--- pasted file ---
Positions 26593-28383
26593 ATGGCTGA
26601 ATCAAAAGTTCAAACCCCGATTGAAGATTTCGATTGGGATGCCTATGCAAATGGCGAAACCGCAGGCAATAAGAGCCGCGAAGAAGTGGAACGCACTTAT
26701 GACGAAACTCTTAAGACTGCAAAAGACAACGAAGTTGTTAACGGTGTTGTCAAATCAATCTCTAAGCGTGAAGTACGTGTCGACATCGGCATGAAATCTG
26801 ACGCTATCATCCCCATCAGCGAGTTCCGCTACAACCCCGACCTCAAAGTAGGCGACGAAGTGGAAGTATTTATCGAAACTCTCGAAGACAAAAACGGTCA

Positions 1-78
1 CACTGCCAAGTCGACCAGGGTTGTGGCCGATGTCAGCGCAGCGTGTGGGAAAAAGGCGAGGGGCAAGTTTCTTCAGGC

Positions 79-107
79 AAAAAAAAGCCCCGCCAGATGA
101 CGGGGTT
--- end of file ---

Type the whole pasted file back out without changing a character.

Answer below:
Positions 26593-28383
26593 ATGGCTGA
26601 ATCAAAAGTTCAAACCCCGATTGAAGATTTCGATTGGGATGCCTATGCAAATGGCGAAACCGCAGGCAATAAGAGCCGCGAAGAAGTGGAACGCACTTAT
26701 GACGAAACTCTTAAGACTGCAAAAGACAACGAAGTTGTTAACGGTGTTGTCAAATCAATCTCTAAGCGTGAAGTACGTGTCGACATCGGCATGAAATCTG
26801 ACGCTATCATCCCCATCAGCGAGTTCCGCTACAACCCCGACCTCAAAGTAGGCGACGAAGTGGAAGTATTTATCGAAACTCTCGAAGACAAAAACGGTCA

Positions 1-78
1 CACTGCCAAGTCGACCAGGGTTGTGGCCGATGTCAGCGCAGCGTGTGGGAAAAAGGCGAGGGGCAAGTTTCTTCAGGC

Positions 79-107
79 AAAAAAAAGCCCCGCCAGATGA
101 CGGGGTT